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The construction of the old Champlain Canal was begun in 1817. The canal officially opened to boat traffic in 1822. It provided direct access for freight and passenger boats from Lake Champlain at Whitehall to Fort Edward on the Hudson River, completing an inland route from the St. Lawrence River to the docks of New York City.

The first feeder canal was dug about 1822 , at the foot of Fort Edward hill, to direct water from the Hudson River one half mile east to the Champlain Canal. When a flood destroyed part of the dam across the Hudson River at Fort Edward, the feeder canal failed to provide sufficient water.

In 1824, a new dam was built across the Hudson River upstream from Wings Falls (now Glens Falls) and the Feeder Canal was begun. It ran seven miles eastward to join the Champlain Canal, guaranteeing adequate water at its summit.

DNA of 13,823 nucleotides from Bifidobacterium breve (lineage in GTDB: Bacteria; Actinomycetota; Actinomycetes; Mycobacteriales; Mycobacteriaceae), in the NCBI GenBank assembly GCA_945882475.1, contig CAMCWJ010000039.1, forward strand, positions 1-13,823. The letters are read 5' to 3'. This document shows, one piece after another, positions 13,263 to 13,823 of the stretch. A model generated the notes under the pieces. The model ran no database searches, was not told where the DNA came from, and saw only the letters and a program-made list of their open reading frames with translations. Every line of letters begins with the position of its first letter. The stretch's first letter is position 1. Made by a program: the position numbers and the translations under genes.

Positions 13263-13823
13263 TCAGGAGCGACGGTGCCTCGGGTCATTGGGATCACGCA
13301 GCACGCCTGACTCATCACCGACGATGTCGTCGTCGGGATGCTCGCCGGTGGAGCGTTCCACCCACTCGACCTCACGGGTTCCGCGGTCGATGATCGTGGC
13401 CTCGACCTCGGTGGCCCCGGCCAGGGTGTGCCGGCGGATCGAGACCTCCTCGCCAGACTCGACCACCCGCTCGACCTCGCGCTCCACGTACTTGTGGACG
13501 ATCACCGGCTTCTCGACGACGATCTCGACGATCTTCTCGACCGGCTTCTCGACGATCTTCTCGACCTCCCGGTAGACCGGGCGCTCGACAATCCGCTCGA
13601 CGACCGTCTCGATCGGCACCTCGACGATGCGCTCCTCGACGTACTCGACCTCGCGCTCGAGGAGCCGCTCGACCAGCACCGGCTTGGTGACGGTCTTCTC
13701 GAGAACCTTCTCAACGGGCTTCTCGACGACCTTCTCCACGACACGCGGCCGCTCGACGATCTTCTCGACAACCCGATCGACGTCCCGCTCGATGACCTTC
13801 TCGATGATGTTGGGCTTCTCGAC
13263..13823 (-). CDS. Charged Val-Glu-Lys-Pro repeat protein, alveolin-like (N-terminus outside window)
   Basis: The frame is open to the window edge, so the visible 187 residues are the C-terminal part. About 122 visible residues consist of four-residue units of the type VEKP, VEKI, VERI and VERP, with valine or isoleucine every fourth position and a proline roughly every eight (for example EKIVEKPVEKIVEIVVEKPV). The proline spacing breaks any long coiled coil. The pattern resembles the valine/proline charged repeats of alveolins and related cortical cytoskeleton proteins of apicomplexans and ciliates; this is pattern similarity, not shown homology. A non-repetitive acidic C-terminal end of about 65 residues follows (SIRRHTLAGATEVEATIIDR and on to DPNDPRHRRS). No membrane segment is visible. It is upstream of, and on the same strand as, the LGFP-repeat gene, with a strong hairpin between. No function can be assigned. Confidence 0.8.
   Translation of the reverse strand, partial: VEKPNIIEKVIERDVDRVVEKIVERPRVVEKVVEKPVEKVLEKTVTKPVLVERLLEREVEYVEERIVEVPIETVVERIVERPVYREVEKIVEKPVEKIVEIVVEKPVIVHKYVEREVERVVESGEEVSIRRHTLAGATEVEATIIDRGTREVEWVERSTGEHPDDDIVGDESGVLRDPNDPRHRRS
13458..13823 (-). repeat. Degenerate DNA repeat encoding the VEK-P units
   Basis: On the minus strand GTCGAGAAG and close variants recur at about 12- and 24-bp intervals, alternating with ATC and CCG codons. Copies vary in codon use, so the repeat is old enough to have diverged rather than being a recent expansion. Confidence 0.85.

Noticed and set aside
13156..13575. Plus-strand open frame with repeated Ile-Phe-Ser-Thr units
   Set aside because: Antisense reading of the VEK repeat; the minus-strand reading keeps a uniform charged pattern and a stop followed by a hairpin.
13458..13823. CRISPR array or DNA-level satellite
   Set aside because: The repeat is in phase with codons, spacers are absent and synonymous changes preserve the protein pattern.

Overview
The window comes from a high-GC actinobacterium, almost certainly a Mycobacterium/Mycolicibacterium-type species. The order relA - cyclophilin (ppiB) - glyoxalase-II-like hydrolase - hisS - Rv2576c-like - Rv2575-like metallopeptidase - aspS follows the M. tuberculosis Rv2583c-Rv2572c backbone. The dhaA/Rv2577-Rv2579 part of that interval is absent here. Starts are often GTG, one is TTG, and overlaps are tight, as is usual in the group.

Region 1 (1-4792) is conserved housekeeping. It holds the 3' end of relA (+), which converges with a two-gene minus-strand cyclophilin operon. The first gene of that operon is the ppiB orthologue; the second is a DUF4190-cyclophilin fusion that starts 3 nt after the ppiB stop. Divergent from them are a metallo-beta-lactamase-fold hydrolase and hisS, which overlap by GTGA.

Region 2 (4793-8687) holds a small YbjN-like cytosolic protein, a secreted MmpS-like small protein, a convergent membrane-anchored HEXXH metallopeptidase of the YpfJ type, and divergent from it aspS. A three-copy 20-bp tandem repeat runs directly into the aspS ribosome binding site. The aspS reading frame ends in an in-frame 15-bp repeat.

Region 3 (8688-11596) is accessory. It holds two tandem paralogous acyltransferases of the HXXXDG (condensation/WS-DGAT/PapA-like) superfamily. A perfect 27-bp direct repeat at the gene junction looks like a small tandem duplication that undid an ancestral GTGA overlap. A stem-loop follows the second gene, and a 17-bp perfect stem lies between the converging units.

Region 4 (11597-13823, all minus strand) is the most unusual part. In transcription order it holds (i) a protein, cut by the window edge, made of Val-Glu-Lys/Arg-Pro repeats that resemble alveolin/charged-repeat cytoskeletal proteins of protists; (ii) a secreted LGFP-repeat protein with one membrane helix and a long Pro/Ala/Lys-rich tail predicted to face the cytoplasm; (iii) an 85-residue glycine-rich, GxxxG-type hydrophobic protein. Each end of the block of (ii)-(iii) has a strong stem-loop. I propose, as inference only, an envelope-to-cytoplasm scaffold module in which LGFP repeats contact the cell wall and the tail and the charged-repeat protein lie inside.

In 1832, the Feeder Canal was widened and deepened to accommodate boat traffic. Thirteen masonry locks were constructed to overcome the 130-foot vertical drop east of Sandy Hill (now Hudson Falls).

This engineering feat includes the popular Five Combines in Kingsbury.


Mills and factories sprouted up along the Feeder Canal's banks. There were six boat basins for loading, unloading and repairs. The bounty of the North Country - lumber, lime, marble, paper, clay, apples and potatoes - was shipped to New York City and southern markets from Queensbury, Glens Falls, Hudson Falls, and Kingsbury. The canal enjoyed prosperity for about 100 years until newer, more efficient transportation routes were established. The present-day Champlain Barge Canal replaced the old canal in the early 1900's.